Next Recession Could Hit the Rich More, Good News for Low-Wage Workers

  • The next recession could be a “rich recession,” according to the Wall Street Journal.
  • That’s because high-earners are facing layoffs, and seeing their massive stock holdings tank.
  • Meanwhile, lower earners are seeing wages grow and continued job opportunities.

As the economy continues to be in a will-they, won’t-they relationship with a recessionnumbers are showing that the possible downturn might not look like previous ones.

That’s because, as the Wall Street Journal reports, it might be a “recession.” The wealthiest Americans could be disproportionately caught in the crosshairs of mass layoffs and stock losses, leaving the lowest-wage workers to continue quitting and pushing their wages higher.

It’s no secret that the pandemic-induced recession was unevenly felt. A K-shaped recovery — where high-earning Americans saw jobs and wages grow, while the converse happened to lower-earners — began to take shape during the recession. Billionaires worldwide saw their wealth grow by 62% during the pandemic, according to an April report from Oxfam. In America, billionaires were adding trillions to their fortunes throughout the post-vaccine era, with their net worth swelling from stock gains.

But now, as the Wall Street Journal notes, things aren’t looking so rosy for the highest-earners (who, to be clear, still hold a lot more wealth than everyone else). High-earners are getting cut at companies like Meta and Twitterwhere median workers made over $200,000 in 2021. And, as Insider’s Linette Lopez reports, “The stock market — for the foreseeable future — is royally screwed.” The top 10% of Americans hold nearly 90% of all stocks in the country, a record high.

Now, real wage growth is declining rapidly for those at the top when analyzing changes in their wealth from before the pandemic over time. At the same time, the bottom 50% see their gains far outpacing the wealthiest.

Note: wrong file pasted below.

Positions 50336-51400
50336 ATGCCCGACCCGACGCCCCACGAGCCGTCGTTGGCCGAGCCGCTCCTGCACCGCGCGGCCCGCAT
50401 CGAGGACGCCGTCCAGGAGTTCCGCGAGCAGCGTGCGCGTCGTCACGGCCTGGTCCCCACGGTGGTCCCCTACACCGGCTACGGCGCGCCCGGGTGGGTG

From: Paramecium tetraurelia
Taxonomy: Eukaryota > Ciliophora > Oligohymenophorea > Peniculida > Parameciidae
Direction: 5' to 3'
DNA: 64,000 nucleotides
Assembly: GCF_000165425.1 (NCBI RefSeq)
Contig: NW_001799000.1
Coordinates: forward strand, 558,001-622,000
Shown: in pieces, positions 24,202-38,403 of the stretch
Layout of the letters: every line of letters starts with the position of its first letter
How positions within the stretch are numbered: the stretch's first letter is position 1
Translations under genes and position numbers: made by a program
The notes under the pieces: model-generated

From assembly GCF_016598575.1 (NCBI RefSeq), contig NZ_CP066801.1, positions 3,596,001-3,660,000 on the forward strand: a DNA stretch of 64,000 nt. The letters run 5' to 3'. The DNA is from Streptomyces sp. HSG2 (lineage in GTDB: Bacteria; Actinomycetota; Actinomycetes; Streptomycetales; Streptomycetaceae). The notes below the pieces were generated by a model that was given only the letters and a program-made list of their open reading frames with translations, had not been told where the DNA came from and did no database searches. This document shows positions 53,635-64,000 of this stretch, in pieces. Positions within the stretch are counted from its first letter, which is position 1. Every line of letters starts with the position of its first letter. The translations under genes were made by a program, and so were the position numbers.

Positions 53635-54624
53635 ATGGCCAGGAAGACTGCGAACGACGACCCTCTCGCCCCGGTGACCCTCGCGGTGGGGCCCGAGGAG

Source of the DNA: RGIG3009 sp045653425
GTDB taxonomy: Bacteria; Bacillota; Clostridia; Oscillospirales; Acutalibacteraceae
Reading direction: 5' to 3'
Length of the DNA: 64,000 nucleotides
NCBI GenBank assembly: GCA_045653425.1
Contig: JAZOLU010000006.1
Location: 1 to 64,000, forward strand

According to real wealth growth data from Realtime Inequality that looks at changes each month from pre-pandemic February 2020 for adults who are at least 20 years old, the bottom 50% has seen their growth soar much higher than those part of the top 1%, top 10%, or even the middle 40%

For the bottom 50%, real wealth growth from February 2020 to September 2022 is 226.6%. For the top 1%, this growth was just 16.8%. Several months prior in December 2021, growth for the top 1% from February 2020 was 36.7% — much smaller than the just over 250% growth the bottom 50% saw.

That’s not to say that the lowest-earning Americans are doing markedly better.

Ken Kim, a senior economist at KPMG, told Insider in December that “lower-income quintiles are already feeling the brunt of” what has been for some time now elevated inflation. Kim noted that this group does not have a cushion of savings to fall back on and so their paychecks are “immediately going out to pay for necessities.”

“So there is a portion of the US consumer that is certainly not doing too well currently,” Kim said.

The bottom half of Americans hold just 2% of the country’s wealth, according to a report from the nonpartisan Congressional Budget Office, while the top 1% hold about a third. And middle-class and low-wage Americans saw a pay cut in 2021while the top 1% saw their average wages grow, according to an analysis from the left-leaning Economic Policy Institute.

To be sure, although the recession on the horizon may be considered a rich recession, that doesn’t mean it won’t affect lower-income Americans.

“I think the sad, sort of recurring truth about the US labor market is that when we have downturns the most disadvantaged people are the ones disproportionately hurt,” Nick Bunker, economic research director at Indeed Hiring Lab, previously told Insider.

“Lower income, lower wage, lower education workers, Black workers, workers of color” tend to see larger spikes in unemployment during downturns, according to Bunker.

But the labor market is booming for lower-earners. The latest data release on job openings and quits from the Bureau of Labor Statistics showed that job openings are still far outnumbered by the number of unemployed workers. At the same time, workers are happy to quit, with 2.7% of the workforce throwing in the towel in November 2022.

Quits continue to be concentrated in low-wage industries, and hires remain strong. Taken together — alongside continued wage gains for historically low-paid industries — that suggests that workers are still happily quitting for a better deal and higher wages, something that isn’t necessarily happening among the high-earners hit by a recession.

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